Jahangir was the fourth Mughal Emperor of India. The imperial name Jahangir means "World Seizer," and was chosen at the time of his accession to the throne in 1605/1014 AH. His given name was Muhammad Salim and he also took the honorific name (laqab) Nur al-Din, meaning "Light of the Faith."
In the political arena Jahangir gradually lost control to his most powerful wife, Nur Jahan, who became a de facto ruler. Not only was she able to influence matters from behind the scenes, but coins were struck in her name and she is even said to have issued firmans. Jahangir's memoir includes several anecdotes pointing to her political ambition and her prowess in regal pastimes like hunting.
Court intrigue was not absent from Jahangir's reign. He had strained relationships with his sons Khusraw and Khurram, both of whom rebelled openly against their father at various points due to fighting over succession to the throne. Khurram would ultimately succeed to the throne as Shah Jahan upon Jahangir's death.
Jahangir's most significant contributions fell in the patronage of culture. He wrote his own memoir, known as the Tuzuk-i Jahangiri, which includes valuable observations of the people and places he knew. During the period of his rule, art also flourished. Because Jahangir actively commissioned portraits of people as well as studies of the flora and fauna of the northern Indian subcontinent, a rich legacy of painting and drawing has come down to us.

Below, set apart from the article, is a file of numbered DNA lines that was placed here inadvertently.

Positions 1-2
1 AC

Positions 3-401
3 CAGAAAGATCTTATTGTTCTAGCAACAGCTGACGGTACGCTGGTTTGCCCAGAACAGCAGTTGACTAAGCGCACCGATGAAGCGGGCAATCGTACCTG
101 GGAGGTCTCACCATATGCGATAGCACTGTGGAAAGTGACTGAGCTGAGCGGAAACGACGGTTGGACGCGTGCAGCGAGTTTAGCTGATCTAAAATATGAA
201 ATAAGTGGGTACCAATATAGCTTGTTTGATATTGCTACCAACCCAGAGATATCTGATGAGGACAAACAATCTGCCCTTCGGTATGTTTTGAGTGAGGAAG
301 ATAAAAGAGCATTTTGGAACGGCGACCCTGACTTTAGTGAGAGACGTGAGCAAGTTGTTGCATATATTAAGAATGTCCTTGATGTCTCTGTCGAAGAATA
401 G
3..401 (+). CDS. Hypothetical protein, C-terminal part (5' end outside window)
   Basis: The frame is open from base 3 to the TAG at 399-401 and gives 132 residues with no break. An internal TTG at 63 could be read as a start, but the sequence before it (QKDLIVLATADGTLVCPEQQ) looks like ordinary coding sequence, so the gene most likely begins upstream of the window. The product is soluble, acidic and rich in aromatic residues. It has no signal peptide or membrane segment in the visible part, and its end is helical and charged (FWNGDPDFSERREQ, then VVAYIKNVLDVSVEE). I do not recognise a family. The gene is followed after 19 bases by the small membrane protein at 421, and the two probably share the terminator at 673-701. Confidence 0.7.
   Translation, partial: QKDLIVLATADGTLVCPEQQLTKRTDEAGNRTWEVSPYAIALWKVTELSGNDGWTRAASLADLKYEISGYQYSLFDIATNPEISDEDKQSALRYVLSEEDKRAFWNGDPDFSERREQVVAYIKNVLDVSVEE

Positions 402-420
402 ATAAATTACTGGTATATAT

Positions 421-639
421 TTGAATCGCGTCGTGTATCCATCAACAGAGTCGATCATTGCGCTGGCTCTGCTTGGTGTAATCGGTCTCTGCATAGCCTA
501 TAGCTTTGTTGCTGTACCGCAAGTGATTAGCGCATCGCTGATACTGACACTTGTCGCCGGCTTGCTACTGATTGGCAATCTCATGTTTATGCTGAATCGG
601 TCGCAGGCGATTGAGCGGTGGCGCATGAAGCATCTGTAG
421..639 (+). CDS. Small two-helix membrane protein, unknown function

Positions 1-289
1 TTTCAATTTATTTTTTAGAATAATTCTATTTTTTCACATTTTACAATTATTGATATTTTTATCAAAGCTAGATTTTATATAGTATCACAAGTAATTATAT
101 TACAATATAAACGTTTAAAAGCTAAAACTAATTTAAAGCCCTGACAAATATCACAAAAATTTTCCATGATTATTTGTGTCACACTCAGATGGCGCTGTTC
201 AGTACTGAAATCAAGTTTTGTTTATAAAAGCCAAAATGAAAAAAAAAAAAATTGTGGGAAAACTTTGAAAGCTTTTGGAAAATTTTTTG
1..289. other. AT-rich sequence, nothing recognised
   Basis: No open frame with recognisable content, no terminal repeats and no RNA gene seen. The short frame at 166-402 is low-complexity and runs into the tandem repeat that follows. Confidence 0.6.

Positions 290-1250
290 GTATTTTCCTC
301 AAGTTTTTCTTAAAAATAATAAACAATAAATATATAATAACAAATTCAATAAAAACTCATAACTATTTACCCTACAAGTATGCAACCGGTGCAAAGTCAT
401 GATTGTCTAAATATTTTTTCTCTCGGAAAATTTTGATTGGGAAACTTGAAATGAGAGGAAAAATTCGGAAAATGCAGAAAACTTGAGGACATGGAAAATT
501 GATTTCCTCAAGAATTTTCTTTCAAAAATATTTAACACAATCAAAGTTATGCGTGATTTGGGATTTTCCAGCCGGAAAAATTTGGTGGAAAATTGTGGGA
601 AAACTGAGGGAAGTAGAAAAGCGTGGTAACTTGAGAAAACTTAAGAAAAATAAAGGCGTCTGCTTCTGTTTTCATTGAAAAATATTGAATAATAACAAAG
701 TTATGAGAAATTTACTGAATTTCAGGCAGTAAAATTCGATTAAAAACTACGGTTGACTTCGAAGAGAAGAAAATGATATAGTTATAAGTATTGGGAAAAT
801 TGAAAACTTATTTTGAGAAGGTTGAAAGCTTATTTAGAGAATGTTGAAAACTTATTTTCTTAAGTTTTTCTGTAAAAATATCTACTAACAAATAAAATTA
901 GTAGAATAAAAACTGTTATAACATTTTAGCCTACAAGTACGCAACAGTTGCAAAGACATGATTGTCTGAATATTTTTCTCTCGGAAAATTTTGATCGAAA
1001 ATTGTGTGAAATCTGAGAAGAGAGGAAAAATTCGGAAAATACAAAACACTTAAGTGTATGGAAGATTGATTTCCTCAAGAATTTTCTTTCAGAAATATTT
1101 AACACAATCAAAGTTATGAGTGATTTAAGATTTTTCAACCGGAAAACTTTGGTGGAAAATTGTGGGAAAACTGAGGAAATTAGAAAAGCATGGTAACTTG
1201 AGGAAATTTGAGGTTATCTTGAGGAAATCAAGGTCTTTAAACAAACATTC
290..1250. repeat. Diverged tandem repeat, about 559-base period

Architecture also flourished under Jahangir’s reign. Babur's Grave, Akbar’s Tomb, Shalimar Garden, Begum Shahi Mosque, and the Mausoleum of I‘timad al-Daula are some of the monuments commissioned by him. He is known to have promulgated an order at his accession calling for the construction of wells and serais at regular intervals on major roads throughout the kingdom.
The Tūzuk-I-Jahāngīrī, or Memoirs of Jahāngīr. Translated by Alexander Rogers and edited by Henry Beveridge. New Delhi: Munshiram Manoharlal, 2003.
Schimmel, Annemarie. The Empire of the Great Mughals: History, Art and Culture, 41-45. London: Reaktion Books, 2004.
Wayne E. Begley. "Four Mughal Caravanserais Built during the Reigns of Jahāngīr and Shāh Jahān." In Muqarnas 1 (1983): 167-79. Accessed July 27, 2020. doi:10.2307/1523076.